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Editors’ Notes

Novella provides a bridge between the prog-rock complexity of its predecessor, Scheherazade and Other Stories, and the pop-prog crossover A Song for All Seasons. Scheherazade contained some of the most musically challenging work Renaissance had done up to that point, and there are echoes of that approach here. The grandeur and scope of the album's orchestral-rock opener, "Can You Understand," and the epic journey of the closing cut, "Touching Once (Is So Hard to Keep)," bookend Novella with the kind of classically influenced flavor that earned Renaissance their reputation. But between those two bookends, the band foreshadow the more pop-savvy, radio-friendly sound that would soon make A Song for All Seasons their most successful album ever. Led by Annie Haslam's gossamer vocals and Michael Dunford's folky acoustic guitar strumming, "Midas Man" leans in a distinctly accessible direction despite timpani and synth flourishes, and the plaintive vocal-and-piano ballad "The Captive Heart" is more Judy Collins than Jethro Tull.

Customer Reviews

Listen to the music

Sisters is probably one of the most profound songs to come from a group who produced thoughtful music in general. Far from being a throw-away album, I would consider this one essential to anyone who appreciates Renaissance.

Highly Recommended

Renaissance fans were no doubt expecting a whopping followup to Sheherazade, but instead got Novella...a fine effort but clearly not the group's best work. Nonetheless, there are two outstanding gems on this release: Can You Hear Me, and Midas Man. Each song is brilliant, and the musicianship is terrific. The 12-string refrain on Midas Man, alone, is worth the price of admission.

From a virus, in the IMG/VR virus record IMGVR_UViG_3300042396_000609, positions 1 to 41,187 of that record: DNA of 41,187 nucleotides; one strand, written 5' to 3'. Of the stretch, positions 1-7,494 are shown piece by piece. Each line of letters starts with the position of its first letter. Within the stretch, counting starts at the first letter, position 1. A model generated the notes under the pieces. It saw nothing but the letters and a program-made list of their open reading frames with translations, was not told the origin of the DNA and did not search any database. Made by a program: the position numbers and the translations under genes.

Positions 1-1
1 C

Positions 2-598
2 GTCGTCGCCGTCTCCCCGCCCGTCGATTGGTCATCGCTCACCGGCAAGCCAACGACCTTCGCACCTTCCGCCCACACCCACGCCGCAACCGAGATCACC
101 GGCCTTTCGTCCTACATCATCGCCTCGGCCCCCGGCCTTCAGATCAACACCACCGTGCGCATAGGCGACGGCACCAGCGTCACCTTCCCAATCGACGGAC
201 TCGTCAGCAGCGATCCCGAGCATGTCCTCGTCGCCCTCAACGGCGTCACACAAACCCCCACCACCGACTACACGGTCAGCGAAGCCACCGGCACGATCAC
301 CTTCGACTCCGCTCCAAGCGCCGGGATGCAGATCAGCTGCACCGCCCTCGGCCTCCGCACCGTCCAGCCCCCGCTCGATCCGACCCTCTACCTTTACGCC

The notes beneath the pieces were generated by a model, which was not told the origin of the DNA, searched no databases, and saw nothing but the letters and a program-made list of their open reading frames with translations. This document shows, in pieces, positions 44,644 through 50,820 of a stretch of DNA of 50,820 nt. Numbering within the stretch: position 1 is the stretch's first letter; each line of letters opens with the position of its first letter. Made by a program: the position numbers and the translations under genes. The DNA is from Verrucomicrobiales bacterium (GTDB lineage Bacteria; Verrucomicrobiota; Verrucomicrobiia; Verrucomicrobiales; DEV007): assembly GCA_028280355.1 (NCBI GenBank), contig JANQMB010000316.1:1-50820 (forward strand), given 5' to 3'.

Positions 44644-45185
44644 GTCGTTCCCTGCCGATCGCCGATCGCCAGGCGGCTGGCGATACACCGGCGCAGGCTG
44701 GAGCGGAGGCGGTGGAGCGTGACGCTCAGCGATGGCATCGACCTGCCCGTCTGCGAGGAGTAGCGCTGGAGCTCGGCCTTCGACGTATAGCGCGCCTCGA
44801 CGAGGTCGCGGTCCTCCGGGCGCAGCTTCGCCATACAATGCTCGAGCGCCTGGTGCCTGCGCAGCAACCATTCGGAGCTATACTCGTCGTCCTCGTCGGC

Better then Sheherazade

Not that the former was bad by any means, but Novella simply does it for me. "Can You Hear Me" is a gem of melody, flowing perfectly into "The Sisters," perhaps Annie's most moving vocals since "The Harbour," and makes the hairs on my arm stand. Not a flawed song on the album. (Incidentally, the lone acoustic guitar passage in "Can You Hear Me" sounds something like a precursor to, of all things, the ending guitar passage from Pearl Jam's "Jeremy." Hmmm...


Formed: 1969 in London, England

Genre: Rock

Years Active: '60s, '70s, '80s

The history of Renaissance is essentially the history of two separate groups, rather similar to the two phases of the Moody Blues or the Drifters. The original group was founded in 1969 by ex-Yardbirds members Keith Relf and Jim McCarty as a sort of progressive folk-rock band, who recorded two albums (of which only the first, self-titled LP came out in America, on Elektra Records) but never quite made it, despite some success on England's campus circuit. The band went through several membership...
Full Bio
Novella, Renaissance
View In iTunes
  • $6.99
  • Genres: Rock, Music, Prog-Rock/Art Rock
  • Released: 1977

Customer Ratings